Homeowner program prosecutions typically involved charges of conspiracy (18 U.S.C. § 1349), wire fraud (18 U.S.C. § 1343), mail fraud (18 U.S.C. § 1341), and conspiracy to defraud the United States (18 U.S.C. § 371). These prosecutions tended to involve the perpetrators of fraudulent schemes targeting individual homeowners that may have been eligible for homeowner programs.
For example, one company targeted distressed homeowners, claiming that it could reduce their outstanding mortgage debt by 75%. For a fee, the company purported to extinguish homeowners’ existing obligations, with homeowners instead owing new loans to the company for only 25% of the original amount. In reality, the company simply pocketed the “loan” payments. Over 1,000 homeowners were defrauded, with many losing their homes to foreclosure as a result. The principal was sentenced to 24 years in prison, with two others receiving sentences of five years and of three years, nine months, respectively.
The TARP prosecutions offer several lessons for CARES Act participants.
- Businesses applying for funds under the CARES Act could potentially be subjected to criminal or civil liability for the same types of misconduct that gave rise to prosecutions in connection with TARP. In particular, CARES Act applicants should ensure that their books and records are accurate, their compliance and audit processes are sufficiently rigorous to identify any discrepancies or improper conduct, and any application materials are reviewed and vetted by legal and compliance functions.
- The increased scrutiny that comes with applying for federal funding may uncover fraud or other misconduct that had previously been concealed or gone unnoticed. Perhaps at greatest risk are CARES Act applicants whose historical books and records have been carelessly prepared or were intentionally falsified for reasons entirely unrelated to the current economic crisis. Seeking relief under the CARES Act requires these applicants address the historical inaccuracies in their relevant books and records before making certifications to the government (or the banks acting for the government) that are intentionally or even inadvertently false.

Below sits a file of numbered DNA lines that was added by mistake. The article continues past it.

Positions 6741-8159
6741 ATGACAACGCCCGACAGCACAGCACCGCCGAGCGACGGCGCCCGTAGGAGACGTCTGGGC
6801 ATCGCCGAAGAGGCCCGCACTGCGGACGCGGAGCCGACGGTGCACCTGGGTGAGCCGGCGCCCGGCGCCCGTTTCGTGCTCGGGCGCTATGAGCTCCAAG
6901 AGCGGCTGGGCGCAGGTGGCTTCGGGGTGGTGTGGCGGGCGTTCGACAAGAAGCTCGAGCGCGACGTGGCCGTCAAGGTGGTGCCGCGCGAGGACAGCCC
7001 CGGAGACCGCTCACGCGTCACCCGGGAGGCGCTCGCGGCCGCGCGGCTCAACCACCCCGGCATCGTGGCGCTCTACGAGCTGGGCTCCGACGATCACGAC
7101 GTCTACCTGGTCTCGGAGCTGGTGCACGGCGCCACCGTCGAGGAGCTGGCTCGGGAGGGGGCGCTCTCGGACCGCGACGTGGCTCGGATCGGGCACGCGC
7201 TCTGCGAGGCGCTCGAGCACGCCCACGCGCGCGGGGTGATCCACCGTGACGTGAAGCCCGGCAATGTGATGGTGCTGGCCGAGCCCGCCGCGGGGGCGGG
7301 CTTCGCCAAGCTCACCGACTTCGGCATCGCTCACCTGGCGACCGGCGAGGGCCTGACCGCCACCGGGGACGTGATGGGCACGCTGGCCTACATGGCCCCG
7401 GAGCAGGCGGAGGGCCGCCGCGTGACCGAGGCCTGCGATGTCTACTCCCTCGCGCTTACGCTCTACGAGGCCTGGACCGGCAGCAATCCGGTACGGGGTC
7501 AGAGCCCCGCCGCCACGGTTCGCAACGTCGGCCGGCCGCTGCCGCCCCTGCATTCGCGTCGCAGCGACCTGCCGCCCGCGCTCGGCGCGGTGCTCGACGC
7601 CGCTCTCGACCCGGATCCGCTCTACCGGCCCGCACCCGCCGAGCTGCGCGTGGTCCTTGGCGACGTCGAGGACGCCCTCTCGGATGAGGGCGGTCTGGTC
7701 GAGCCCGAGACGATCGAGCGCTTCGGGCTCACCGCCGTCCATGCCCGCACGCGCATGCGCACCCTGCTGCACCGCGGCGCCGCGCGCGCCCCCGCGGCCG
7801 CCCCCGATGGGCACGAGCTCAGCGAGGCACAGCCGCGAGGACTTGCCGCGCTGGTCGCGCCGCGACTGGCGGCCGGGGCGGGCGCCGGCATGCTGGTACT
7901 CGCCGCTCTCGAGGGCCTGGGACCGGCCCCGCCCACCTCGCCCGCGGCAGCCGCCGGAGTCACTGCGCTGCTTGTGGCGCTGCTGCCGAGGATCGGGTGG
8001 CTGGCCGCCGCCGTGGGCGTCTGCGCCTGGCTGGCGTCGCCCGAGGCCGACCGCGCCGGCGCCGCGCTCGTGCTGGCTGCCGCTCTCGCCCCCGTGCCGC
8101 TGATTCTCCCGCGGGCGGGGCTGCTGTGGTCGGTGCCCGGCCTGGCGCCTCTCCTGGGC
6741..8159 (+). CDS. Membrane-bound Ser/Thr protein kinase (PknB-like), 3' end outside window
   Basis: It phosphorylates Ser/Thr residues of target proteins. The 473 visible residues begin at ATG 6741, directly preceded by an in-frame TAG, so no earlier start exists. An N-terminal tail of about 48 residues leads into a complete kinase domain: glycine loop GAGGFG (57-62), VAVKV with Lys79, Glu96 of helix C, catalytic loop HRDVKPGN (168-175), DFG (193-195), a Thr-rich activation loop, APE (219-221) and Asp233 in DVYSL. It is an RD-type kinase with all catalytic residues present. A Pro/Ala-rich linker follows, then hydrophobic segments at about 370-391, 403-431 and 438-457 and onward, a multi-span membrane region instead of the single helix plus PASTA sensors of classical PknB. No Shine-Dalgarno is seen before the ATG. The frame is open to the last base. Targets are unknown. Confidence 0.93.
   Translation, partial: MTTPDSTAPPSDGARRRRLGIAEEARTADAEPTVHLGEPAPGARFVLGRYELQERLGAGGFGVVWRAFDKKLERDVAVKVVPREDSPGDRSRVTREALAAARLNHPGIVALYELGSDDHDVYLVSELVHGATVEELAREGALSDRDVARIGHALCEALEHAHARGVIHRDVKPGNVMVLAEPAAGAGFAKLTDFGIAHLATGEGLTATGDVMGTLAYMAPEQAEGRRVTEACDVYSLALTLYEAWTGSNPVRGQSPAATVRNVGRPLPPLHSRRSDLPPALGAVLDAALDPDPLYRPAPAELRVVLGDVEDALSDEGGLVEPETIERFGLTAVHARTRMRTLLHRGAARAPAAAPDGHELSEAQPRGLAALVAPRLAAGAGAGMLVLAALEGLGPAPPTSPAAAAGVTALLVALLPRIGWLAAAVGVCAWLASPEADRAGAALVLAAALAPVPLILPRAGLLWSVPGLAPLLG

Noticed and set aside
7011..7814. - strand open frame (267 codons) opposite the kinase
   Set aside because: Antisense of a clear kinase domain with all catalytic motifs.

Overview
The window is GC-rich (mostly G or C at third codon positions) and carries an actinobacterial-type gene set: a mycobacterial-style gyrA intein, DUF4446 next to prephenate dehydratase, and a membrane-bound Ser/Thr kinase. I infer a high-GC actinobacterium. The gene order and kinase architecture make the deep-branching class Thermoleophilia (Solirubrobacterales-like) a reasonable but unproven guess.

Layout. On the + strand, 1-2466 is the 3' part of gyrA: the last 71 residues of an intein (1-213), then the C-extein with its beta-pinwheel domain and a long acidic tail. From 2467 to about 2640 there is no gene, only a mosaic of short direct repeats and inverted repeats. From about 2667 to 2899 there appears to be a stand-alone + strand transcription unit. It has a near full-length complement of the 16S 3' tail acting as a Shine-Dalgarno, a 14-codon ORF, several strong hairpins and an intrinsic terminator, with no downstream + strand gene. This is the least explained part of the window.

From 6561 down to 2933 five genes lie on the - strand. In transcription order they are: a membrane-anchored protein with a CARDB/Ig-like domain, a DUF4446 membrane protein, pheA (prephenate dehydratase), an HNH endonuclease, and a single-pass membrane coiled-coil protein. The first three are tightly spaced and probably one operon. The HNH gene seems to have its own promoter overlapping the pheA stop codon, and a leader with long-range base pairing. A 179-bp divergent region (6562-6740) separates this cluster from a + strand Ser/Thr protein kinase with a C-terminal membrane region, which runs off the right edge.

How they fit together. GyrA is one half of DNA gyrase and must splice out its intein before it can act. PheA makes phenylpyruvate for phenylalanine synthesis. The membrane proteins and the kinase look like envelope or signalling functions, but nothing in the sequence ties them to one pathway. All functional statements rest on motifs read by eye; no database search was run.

- Management and owners of companies that participate in the CARES Act programs may face personal liability for fraud committed by their companies. In many prosecutions initiated by SIGTARP investigations, top executives at the applicant institutions themselves perpetrated the fraudulent schemes.
- Applicants for the CARES Act program may be victimized by unscrupulous third parties. During the TARP era prosecutions, charges were brought against defendants who victimized the applicants who sought relief under TARP. As a result, CARES Act applicants should also ensure that counterparties are properly vetted for fraud risk.
- The TARP prosecutions teach CARES Act participants that the best protection against these risks is for participants to foster a culture of compliance, rooted in the lessons learned from prior crisis-relief efforts, and with the assistance and guidance of knowledgeable counsel.
 FIRREA allows the Department of Justice to sue for civil penalties in fraud within federally-insured banks based on a preponderance of the evidence, a lower burden of proof than what is required under criminal fraud statutes. After the 2008 financial crisis, the government brought a number of FIRREA claims alleging that banks had misrepresented the quality of loans to the Federal Housing Administration, which suffered losses as a result.
 See United States v. Lee Bentley Farkas, No. 10-cr-200 (E.D. Va.).
 See United States v. Edward Woodard, No. 12-cr-105 (E.D. Va.).
 See United States v. Madjlessi, No. 3:14-cr-00139 (N.D. Cal.).
 See United States v. Tikal, No. 12-cr-362 (E.D. Cal.).